On the next day, I had an early start as I went on a day trip to Hiroshima and Miyajima, an island close to Hiroshima, which is also known as Itsukushima. A friend had recommended it to me, and oh boy, I loved it! Miyajima is such a beautiful island. My favourite part was the hike up to Mt Misen, from where I got a stunning view over the Hiroshima Prefecture. It was absolutely breathtaking!
Another thing I liked about the island was the deer. So cute!
I left Miyajima by ferry in the early afternoon to explore Hiroshima. I had mainly two things on my sightseeing list: The Hiroshima Peace Memorial Park and the Hiroshima Peace Memorial Museum. The city of Hiroshima has a very sad history and I wanted to learn more about it. In 1945, during World War II, an American bomber dropped the world’s first deployed atomic bomb over Hiroshima. The explosion wiped out 90 percent of the city and immediately killed 80’000 people. Tens of thousands more would later die of radiation exposure. I anticipated that it would be extremely emotional to visit the Memorial Park and Museum, but it was way more overwhelming than I’d thought. The monuments that had been dedicated to the victims as well as the museum were extremely thought-provoking and powerful. I got goose bumps when I read about the facts of the attack, the poetry written as a response to the incident and the witness reports.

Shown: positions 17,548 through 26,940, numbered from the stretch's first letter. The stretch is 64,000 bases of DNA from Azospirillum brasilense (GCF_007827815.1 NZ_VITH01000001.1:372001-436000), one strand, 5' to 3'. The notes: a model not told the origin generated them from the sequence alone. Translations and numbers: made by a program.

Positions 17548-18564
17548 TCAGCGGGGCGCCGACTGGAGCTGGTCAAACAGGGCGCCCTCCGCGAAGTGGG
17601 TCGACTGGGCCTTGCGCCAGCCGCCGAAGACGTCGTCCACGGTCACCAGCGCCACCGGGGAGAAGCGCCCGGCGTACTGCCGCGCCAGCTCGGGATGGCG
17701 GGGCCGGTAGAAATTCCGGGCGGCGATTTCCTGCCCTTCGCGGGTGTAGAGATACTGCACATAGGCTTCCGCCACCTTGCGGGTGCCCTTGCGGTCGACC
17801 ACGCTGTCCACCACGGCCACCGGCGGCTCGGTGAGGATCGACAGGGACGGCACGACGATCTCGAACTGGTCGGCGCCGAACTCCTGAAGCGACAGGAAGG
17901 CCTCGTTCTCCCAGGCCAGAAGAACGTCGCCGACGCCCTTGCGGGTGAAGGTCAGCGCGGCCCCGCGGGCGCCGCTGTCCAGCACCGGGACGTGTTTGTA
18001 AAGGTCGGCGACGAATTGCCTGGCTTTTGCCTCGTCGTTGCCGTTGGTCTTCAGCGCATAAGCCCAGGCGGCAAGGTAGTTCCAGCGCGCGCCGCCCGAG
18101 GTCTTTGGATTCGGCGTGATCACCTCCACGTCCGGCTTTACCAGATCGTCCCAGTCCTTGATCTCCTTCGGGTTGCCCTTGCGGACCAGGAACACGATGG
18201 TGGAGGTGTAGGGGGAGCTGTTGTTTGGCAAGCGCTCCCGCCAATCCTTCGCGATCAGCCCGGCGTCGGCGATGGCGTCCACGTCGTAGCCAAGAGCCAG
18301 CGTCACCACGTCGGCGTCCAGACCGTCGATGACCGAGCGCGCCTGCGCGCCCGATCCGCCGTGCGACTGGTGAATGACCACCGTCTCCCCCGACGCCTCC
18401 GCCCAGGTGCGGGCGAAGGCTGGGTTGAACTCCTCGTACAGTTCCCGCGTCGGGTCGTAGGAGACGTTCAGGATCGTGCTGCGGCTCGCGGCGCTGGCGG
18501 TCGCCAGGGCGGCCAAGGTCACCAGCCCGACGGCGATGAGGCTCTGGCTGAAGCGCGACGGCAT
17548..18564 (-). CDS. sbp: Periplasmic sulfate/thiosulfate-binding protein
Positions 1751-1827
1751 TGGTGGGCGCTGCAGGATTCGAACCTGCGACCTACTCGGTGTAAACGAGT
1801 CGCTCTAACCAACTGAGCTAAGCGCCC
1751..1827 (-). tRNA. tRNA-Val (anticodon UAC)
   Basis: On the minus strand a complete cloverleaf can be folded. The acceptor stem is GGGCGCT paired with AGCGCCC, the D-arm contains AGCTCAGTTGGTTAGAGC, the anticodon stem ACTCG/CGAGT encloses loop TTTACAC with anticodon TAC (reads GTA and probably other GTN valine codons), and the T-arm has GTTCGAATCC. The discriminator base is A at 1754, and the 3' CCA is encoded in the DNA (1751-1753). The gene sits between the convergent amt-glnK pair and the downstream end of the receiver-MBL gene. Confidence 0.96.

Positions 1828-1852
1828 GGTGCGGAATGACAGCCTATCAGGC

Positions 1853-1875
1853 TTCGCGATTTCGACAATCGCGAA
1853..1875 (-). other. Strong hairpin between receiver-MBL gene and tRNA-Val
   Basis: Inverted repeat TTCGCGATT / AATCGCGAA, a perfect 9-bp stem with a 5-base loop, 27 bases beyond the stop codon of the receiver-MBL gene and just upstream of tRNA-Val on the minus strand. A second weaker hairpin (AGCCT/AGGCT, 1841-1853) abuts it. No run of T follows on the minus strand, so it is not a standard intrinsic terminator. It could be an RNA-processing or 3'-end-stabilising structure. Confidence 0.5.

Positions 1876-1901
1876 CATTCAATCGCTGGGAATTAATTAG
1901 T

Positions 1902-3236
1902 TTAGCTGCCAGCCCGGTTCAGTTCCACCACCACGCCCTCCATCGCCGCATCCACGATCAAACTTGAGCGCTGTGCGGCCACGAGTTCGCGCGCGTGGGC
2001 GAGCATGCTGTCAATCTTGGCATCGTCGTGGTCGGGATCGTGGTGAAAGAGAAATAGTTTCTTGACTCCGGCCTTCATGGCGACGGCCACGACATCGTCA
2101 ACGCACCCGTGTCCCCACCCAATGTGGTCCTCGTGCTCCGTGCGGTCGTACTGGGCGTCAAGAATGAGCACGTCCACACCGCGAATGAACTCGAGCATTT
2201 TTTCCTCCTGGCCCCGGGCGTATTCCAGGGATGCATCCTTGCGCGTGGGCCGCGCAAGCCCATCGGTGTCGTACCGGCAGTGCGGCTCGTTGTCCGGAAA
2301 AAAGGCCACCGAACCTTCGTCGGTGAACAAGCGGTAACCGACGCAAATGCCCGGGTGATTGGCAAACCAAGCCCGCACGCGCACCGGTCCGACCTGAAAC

“Black, black rain.
People craned their necks
To the sky
With their mouth wide open.
Hot bodies, so very hot,
They wanted water.“
It’s unbelievable that after all the damage and repercussions of this and many other subsequent a-bomb attacks, today, a-bombs are still being produced and promoted in certain countries. It makes me really angry that, for many people, war and violence is still the answer to their problems.
After this very emotional day, I was excited for two days in the mountains to do some hikes and get a change of scenery before coming back to Kyoto for some more sightseeing. From Kyoto, I took a direct train to Takayama where I stayed for two nights. Takayama is a fairly small village but has a really nice old town and a lot of beautiful temples. On my first day, I went to the Hida Folk Village, which basically displays the development of Japanese culture in this area over the last centuries. It was really nice and informative and I enjoyed that the Folk Village was built like a living museum.